Iowa Cash Rent Prices Drop 6.5% in 2016, Third Year of Decline

Cash rent for Iowa farmland declined for the third year in a row, according to the 2016 Cash Rental Rates for Iowa Survey conducted by Iowa State University. Following a 3.7% drop in 2014 and a 5.4% decrease in 2015, cash rent prices went down 6.5% in 2016.

“Cash rents are declining but not as fast as crop prices,” said Alejandro Plastina, extension economist at Iowa State University. “Prices have dropped for cash crops by between 50 and 60% in the last three years and rent has gone down 15%. Profitability in cash rented acres will still remain tight despite lower cash rents in 2016.”

For 2016, the average rental rate was $230 per acre, down from $246 in 2015 and $260 two years ago. From 1998 to 2013, cash rents increased each year, from $119 to $270.

Iowa State’s data shows a slightly different story than the USDA NASS Cash Rent Survey that comes out in August of each year. This report showed cash rent increasing from 2012 to 2014 from $235 to $260 an acre. The first decline was in 2015 when cash rent dropped down to $250. The USDA NASS numbers for 2016 will be released in August.

Differences in the survey group most likely contribute to the differences in cash rents between the two studies. “NASS surveys operators who rent land on a cash basis from land owners and asks about the actual cash rent paid,” explains Plastina. “ISU surveys all farmers and ranchers, ag lenders, farm management professionals, appraisers, realtors, and other ag professionals that are knowledgeable of cash rents in at least one county. We ask about the typical cash rent in the county, not the actual cash rent paid by a tenant or received by a landlord.”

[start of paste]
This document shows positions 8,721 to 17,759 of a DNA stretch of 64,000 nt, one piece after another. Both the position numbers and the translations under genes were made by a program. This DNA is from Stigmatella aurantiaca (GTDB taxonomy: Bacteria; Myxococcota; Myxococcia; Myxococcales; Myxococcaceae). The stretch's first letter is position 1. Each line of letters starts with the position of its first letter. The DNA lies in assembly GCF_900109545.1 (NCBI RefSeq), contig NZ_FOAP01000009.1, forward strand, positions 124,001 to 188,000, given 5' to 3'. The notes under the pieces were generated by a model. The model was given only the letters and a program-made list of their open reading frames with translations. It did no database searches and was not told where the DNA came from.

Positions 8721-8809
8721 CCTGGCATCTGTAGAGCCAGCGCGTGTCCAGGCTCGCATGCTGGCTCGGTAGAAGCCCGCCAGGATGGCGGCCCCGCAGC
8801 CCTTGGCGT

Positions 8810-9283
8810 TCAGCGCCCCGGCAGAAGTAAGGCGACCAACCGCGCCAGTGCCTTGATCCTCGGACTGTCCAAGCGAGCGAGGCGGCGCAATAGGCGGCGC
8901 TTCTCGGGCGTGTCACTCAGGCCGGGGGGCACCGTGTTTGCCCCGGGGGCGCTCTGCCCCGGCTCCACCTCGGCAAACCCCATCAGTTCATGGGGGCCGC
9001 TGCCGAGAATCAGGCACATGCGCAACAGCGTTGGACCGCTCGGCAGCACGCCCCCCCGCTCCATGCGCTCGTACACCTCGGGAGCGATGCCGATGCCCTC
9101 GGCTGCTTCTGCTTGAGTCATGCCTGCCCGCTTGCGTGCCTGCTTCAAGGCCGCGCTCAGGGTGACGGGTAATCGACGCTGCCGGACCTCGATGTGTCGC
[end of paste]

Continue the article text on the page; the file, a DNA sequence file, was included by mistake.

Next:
The USDA data for Illinois and Indiana also showed a rise in cash rents from 2012 to 2014. Prices moved from $175 to $195 in Indiana and $212 to $234 in Illinois. In 2015, Indiana moved up slightly to $197 and Illinois came back down to $228.

What about 2017?

“I don’t expect crop prices to improve a lot over the next year,” Plastina said. “With profitability of cash rented acres remaining tight over the course of 2016, I do not anticipate seeing an increase in cash rent prices either.”

Farmers will need to see much higher crop prices before they see a reversal in the downward trend of cash rents, adds Plastina. He does not anticipate seeing this in 2016/17 or 2017/18.

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